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A tale of raccoons and rabies

Working backward through our time in Canada and on the road from there to here, I arrive at the story of Wednesday night, the second of our two nights there. We had climbed a mountain on Wednesday and were quite tired and were all bedded down in our tent. We weren't so foolish as to have food in our tent, but nor were we bright enough to have stowed all the food in our Animal-Proof Vehicle.

On the picnic table we had left our water bottles standing. Between the tent and the car we had left (but with the lid on) our cooler, which contained milk, yoghurt, peaches, and bananas. Beside the picnic table (this is the one I'm most ashamed to confess) we had left, tied to a tree, our bag of trash.

So, CRASH goes the cooler lid! Rattle rattle! There is clearly a PROWLER out there. The ninja girl and I are the only ones awake, and she says to me, as the senior person up, "Will you go see what that is?" CRASH CRASH! So, not as brave as I ought to be, I wake up wakanomori and say that something or someone is outside by the cooler.

Brave Wakanomori goes out and curses. It's raccoons. Raccoons have opened up the cooler and are eating the peaches and bananas. He shouts at them some more. What was most disconcerting, he said, was how uninterested they were in him. It was like, "Oh, hello. Yes, we're just eating here. You enjoy your shouting and arm waving now, okay?" But at last he drives them away and puts the cooler in the car. (Van actually. I have to confess that it's a van. But there are six of us.)

And an hour later... noise of rustling. Noise of plastic. Noise of something falling. Wakanomori dashes out again--they are now investigating the trash bag, and this time they've brought reinforcements. He uses a folding chair like a lion tamer to drive them back while he unties the bag from the tree (during which time they HISS at him) and puts it in the car (I mean van).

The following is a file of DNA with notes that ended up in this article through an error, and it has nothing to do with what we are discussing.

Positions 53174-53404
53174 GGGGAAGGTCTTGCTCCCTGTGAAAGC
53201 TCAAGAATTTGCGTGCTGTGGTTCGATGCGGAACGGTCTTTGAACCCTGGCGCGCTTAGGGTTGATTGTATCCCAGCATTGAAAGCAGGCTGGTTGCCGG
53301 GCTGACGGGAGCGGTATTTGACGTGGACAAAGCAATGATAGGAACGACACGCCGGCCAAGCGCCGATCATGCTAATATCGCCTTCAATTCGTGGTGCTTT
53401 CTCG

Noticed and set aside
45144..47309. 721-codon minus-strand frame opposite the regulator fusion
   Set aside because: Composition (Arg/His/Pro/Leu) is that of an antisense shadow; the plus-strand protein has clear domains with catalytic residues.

Throughout the night, we could hear them rampaging around other people’s tents, coolers, etc.

The next morning we surveyed the damage. One of the water bottles had fallen under the picnic table. The cooler had a raccoon hand print on it. What about the yoghurts? Their foil tops seemed unpunctured. What about the milk? No sign that that carton had been tampered with.

So now comes the great train of… how many levels of clean have to be engaged in before I can guarantee that there are no RABIES anywhere. If I pick up the cooler with plastic gloves and wash it with boiling water and acid, and if I then wash my hands with antiviral soap (is there such a thing?)... then am I safe?

You have to understand that I have a pathological fear of rabies. I watched lots of Westerns as a kid. Mad dogs… certain death accompanied by agony and madness… yeah, pretty scary. I used to have nightmares about being bitten by cute kittens and getting rabies. For every good piece of news I learn (oh, the shots? Just a few in the arm, not 50 in the stomach), there’s a bad piece (you can get rabies from bats without even noticing you've been bitten).

Of course, there’s no guarantee that those raccoons even HAD rabies. They probably didn’t—they were behaving like perfectly normal raccoons, prowling around at night, not stumbling and blinking around during the day.

And none of us were bitten or scratched.

But who knows how long the evil rhabdovirus can linger around, evilly infectious? If the raccoons were rabid, and they licked the milk carton, and then we poured the milk on our cereal and ate it… would the virus survive our stomach acids?

Those are the thoughts of the rabies-o-phobe.

We did use the milk, by the way. And we didn’t get rabies shots. If I asked for rabies shots, I think the doctor would probably give me a course of valium instead. So, if you hear of a family of six contracting rabies, you’ll know how it happened. Well, if I get rabies, I’m going to ask to be put into an induced coma like Jeanna Giese, the only person known to have survived rabies without having gotten the shots… athough no one else on whom her treatment has subsequently been attempted has survived.

Comments

asakiyume
Aug. 27th, 2006 03:23 pm (UTC)
Wow, and in India there are more rabid animals to worry about! Your comment and sin_agua's comment comforted me... actually I know I shouldn't worry, really, it's just leftover childhood terror :-)

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